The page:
Facebook Q & A, June 3, 2012

Tonight, Shirley Roberson asked about the work posted to Facebook and the Public Rotation album in particular :

I really like the ones where the subject is in the back and very sharp and the people or things up front are muted. How do get this look, if I may ask. And do you ask the people for permission or are these candid shots?

I had written up an answer that was going up as a Facebook comment, but it got so long, I decided to move it here for the ability to provide links and edit text.

Answer:   The area in space that is rendered as sharp is called “depth of field” and is often the marker of so-called professional work for a number of reasons and (not exhaustively) these are some good ones: lenses or mechanisms that provide for shallow and/or controllable fields are typically expensive, and the camera sensor/film size must larger than common cameras for it to be distinctly notable, and the thinner and more complex the shape of the plane the more skill is required.

The shape of that area is effectively controlled by three things: the magnification ratio – the ratio of the object in reality to the object as recorded by film/sensor, the aperture of the lens, and the lens position and (focus, tilts, swings, etc.) relative to the film/sensor. Also, you have to realize (as you implied) that what’s important in terms of composing for human perception is the contrast between sharpness and unsharpness. You only begin to see unsharpness once you go below the weakest link in the chain – for example, it doesn’t matter if you have sharpest lens in the world – you won’t see it if you are printing to newspaper (which has very coarse, dithered dots). It’s actually a moderately complicated subject.

As far as permission or candid – that too is complicated. In general, in the US so long as one is in public and a person’s likeness is not used commercially – think in an advertisement, not a sold fine art piece, permission is not needed. Much of my work is wholly surreptitious even though my cameras – which usually weigh at least 4 lbs – are worn openly. Nevertheless, to call it candid is inaccurate. People are generally predictable and actually are controllable. Eye contact, shifting equipment or limbs, changing the angle of your path on the street, and so forth can not just elicit responses, but actually induce people to move to the desired part of the frame for purely compositional reasons, e.g. to control weighting of areas or to present color and luminous contrast to a chosen background.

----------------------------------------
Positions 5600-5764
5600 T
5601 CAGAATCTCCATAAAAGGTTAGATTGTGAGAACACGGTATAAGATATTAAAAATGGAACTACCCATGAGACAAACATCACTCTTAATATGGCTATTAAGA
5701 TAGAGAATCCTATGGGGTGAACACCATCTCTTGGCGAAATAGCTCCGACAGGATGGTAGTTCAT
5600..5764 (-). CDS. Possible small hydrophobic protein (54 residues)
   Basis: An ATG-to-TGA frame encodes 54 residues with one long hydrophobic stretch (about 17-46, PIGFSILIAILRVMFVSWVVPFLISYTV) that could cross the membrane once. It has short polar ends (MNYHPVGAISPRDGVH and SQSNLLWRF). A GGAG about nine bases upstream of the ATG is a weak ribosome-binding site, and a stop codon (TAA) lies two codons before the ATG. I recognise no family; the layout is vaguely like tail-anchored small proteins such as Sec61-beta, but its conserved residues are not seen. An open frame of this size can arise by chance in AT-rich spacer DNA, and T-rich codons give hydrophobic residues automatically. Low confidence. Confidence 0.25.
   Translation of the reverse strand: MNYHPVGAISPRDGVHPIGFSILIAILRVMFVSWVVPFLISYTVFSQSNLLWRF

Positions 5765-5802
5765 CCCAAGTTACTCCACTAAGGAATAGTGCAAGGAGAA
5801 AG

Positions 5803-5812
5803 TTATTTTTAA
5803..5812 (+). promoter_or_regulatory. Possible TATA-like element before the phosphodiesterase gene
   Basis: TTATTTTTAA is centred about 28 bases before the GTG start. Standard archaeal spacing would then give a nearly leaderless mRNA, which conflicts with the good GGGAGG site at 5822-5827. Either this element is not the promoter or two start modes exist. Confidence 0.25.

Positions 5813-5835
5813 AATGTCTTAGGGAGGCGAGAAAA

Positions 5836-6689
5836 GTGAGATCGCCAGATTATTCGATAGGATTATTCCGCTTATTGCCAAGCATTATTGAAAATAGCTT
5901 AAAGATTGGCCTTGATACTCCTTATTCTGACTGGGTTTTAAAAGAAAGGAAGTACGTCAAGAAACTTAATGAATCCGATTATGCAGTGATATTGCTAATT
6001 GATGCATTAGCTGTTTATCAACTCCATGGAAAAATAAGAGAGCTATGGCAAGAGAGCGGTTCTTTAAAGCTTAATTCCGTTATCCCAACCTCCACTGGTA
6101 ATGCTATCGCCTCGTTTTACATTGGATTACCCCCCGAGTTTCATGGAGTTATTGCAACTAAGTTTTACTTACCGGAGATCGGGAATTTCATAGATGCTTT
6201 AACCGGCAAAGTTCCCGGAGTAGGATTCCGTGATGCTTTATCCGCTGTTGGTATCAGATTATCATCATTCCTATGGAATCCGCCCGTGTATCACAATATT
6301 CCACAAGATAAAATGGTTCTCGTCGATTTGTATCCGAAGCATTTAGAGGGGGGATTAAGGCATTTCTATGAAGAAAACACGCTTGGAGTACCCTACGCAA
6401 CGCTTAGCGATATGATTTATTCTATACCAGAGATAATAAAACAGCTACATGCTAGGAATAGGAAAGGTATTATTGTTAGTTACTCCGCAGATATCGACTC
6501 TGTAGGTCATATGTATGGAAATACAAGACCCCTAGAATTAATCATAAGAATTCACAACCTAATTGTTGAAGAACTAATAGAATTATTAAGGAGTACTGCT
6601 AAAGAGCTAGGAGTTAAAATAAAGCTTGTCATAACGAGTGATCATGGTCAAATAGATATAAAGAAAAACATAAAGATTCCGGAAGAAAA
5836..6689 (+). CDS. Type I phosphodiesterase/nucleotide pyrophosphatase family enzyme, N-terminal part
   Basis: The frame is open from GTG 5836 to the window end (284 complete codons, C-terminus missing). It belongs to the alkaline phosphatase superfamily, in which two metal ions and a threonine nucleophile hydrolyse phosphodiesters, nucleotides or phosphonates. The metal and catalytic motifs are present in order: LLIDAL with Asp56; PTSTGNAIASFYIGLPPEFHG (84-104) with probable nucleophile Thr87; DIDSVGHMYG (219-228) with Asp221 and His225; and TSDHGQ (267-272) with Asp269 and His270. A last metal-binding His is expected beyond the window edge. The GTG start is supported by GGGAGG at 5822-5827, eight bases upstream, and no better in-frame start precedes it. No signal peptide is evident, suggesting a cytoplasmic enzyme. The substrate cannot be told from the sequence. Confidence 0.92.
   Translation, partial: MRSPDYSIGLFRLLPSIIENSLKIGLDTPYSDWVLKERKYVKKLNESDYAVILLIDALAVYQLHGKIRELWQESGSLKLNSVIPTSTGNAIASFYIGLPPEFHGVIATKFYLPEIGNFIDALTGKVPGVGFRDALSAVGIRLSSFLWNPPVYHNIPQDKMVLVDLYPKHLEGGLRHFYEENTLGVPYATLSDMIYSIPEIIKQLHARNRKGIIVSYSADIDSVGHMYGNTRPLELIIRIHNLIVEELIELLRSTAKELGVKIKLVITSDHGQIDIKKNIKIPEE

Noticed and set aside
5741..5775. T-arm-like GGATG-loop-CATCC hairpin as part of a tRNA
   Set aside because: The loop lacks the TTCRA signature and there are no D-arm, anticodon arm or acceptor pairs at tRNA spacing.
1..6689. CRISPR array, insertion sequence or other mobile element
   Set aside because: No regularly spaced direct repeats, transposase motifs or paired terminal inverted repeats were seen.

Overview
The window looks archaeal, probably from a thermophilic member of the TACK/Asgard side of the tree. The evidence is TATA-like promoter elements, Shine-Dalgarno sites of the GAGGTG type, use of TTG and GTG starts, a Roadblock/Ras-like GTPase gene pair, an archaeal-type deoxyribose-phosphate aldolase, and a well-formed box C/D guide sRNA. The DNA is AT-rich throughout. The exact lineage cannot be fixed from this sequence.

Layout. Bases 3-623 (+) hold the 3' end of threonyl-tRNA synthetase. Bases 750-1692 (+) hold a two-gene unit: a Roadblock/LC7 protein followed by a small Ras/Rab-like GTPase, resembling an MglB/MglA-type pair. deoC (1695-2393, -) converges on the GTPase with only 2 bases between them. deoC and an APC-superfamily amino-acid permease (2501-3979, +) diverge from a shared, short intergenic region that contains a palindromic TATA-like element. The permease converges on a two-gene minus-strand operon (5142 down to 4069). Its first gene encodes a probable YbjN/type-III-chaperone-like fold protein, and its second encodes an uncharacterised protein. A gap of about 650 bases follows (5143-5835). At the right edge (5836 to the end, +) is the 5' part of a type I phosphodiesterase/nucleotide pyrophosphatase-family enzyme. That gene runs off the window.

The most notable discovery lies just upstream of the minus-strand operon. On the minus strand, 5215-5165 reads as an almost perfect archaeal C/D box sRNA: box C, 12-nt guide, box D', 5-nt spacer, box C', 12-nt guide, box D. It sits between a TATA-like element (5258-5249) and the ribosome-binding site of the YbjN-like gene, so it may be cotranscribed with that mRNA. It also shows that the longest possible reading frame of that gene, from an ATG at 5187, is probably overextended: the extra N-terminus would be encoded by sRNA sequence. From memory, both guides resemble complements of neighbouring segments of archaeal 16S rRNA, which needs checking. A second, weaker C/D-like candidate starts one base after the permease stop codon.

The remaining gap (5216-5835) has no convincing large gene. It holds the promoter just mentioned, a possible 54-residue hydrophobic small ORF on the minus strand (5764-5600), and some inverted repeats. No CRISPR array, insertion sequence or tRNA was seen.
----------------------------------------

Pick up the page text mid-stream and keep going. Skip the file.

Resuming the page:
You might not realize that I need to use manual focus lenses for these techniques and have to have my lens set well before I even get to the time, place, and angle I intend to use… and I usually can’t be looking in the direction of my subject. In short, I usually have 1-6 inches of error, have to predict the future, envision the camera’s perspective from another point in space (and time), and not have the subject (or sometimes anyone) notice what I am doing. The last two mean, that in effect, I work with my eyes closed (sometimes less than effect – I have worked that way). I find that most times people assume – to the point of not asking – that a motor drive is used, that I shoot many frames per second. In fact, to keep the mechanism of my usual digital camera quiet, my 5DII is set to an advance mode where I can release the shutter once every two or three seconds at most – and that maximum doesn’t usually work either, because that begins to give away your interest in the subject. The film cameras typically don’t have motor drives.

That process isn’t magic and can be taught, but it does require time and exercises and I know of no one who has written this down.  (Yet.  Maybe.)  I also don’t know of many “photographers” who would put in the time to develop the ability.  A related concept (minus the surreptitious prediction and manipulation bit) is called blocking, but being a cinematography  concept, usually needs to be explained to still photographers.  (Not that “DP”s are any better.  They suck too.  Except for the ones that don’t.)

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This entry was posted on ‍‍י״ד סיון ה׳ תשע״ב - Sunday, June 3rd, 2012 at 23:51 and is filed under 24 lies/sec, hardware, self pimpin, shutim, specula, tech. You can follow any responses to this entry through the RSS 2.0 feed. You can leave a response, or trackback from your own site.

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